______________________________________Zinc chloride            85     g/lAmmonium chloride        120    g/lPotassium 2-methoxybenzoate                    10     g/lNapthalene sulfonate and 1      g/lformaldehyde condensationreaction productSodium mono and dimethyl 4      g/lnapthalene sulfonateMethyl diethyl ammonium  14     g/lpropoxylate chloride M.W. 600Ammonium hydroxide to give pH 6.5______________________________________
EXAMPLE 8

______________________________________Zinc chloride            80     g/lAmmonium chloride        200    g/lSodium 4-butylbenzoate   0.5    g/lQuaternary imidazolinium 1      g/lcompound (miranol C 2 M-SEMiranol Corp. Irvington, N.J.)Methyl phenyl ketone     0.5    g/lBenzophenone             0.5    g/lSodium mono and dimethyl 7      g/lnapthalene sulfonateMethyl diethyl ammonium  7      g/lpropoxylate M.W. 600Ammonium hydroxide to give pH 6.5______________________________________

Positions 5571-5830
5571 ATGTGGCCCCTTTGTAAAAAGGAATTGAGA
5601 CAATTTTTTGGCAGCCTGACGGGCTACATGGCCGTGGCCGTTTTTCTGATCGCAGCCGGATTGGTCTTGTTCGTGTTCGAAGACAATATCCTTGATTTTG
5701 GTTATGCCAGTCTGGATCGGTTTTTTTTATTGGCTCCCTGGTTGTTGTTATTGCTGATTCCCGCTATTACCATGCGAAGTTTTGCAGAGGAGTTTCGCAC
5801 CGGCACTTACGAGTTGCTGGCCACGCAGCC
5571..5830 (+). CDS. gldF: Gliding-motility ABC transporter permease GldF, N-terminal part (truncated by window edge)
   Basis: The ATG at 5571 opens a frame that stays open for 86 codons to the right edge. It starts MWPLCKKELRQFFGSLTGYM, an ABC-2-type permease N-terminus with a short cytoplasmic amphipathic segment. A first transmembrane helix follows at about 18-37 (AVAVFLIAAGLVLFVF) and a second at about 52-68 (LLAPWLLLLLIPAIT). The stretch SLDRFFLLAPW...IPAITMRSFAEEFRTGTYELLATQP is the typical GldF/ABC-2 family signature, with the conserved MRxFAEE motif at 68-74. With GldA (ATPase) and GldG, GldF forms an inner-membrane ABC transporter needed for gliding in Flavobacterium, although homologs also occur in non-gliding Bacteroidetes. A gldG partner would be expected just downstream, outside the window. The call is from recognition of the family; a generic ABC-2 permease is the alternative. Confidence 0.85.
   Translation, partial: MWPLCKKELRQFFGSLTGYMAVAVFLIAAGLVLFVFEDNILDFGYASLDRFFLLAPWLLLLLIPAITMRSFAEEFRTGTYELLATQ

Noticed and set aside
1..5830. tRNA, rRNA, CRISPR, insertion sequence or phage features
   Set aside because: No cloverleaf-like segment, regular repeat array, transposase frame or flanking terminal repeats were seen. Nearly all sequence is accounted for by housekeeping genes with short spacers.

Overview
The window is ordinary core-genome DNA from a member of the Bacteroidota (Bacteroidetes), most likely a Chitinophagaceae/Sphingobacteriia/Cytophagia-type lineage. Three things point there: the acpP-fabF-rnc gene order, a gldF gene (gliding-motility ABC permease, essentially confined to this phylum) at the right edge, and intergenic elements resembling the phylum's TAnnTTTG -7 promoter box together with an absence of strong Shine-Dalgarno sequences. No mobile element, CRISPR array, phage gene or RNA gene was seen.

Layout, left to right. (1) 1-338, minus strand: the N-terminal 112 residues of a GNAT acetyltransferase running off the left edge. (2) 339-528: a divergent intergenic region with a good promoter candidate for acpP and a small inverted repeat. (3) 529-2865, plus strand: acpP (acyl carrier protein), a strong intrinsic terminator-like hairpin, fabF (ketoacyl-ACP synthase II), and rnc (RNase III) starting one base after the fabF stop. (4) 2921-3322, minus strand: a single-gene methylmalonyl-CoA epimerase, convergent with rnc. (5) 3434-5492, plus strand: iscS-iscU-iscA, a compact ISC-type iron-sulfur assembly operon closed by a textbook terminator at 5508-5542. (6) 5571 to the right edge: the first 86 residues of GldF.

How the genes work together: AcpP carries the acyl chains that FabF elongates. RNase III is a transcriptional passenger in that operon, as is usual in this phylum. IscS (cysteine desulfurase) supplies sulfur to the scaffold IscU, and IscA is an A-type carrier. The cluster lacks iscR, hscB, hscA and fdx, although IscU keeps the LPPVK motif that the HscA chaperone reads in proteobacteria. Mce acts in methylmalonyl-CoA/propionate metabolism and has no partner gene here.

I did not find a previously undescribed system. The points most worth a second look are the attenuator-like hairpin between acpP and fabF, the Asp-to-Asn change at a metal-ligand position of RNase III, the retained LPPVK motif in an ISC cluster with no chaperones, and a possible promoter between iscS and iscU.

EXAMPLE 9

______________________________________Zinc chloride            75     g/lAmmonium chloride        150    g/lSodium benzoate          5      g/lSulfebetaine surfactant  4      g/lSodium mono and dimethyl 10     g/lnapthalene sulfonatemethyl diethyl ammonium  10     g/lpropoxylate M.W. 600Benzyladene acetone      0.5    g/lAmmonium hydroxide to give pH 5.8______________________________________

The compositions of Examples 4-9 can be utilized to produce ductile, fine grained, adherent deposits over a broad current density range. As such, these examples as well as Examples 1-3 illustrate that the use in an acid zinc electroplating bath of a primary additive or carrier which includes a trialkylammonium propoxylate salt and alkylated naphthalene sulfonic acids or water soluble salts thereof in conjunction with other brighteners and grain refiners in accordance with the present invention provides a bath which possesses good throwing power and cathode efficiency, can be used over wide operating conditions and which provides zinc electrodeposits which are bright, ductile and exhibit fine grain structure.

Patent Citations
Cited PatentFiling datePublication dateApplicantTitle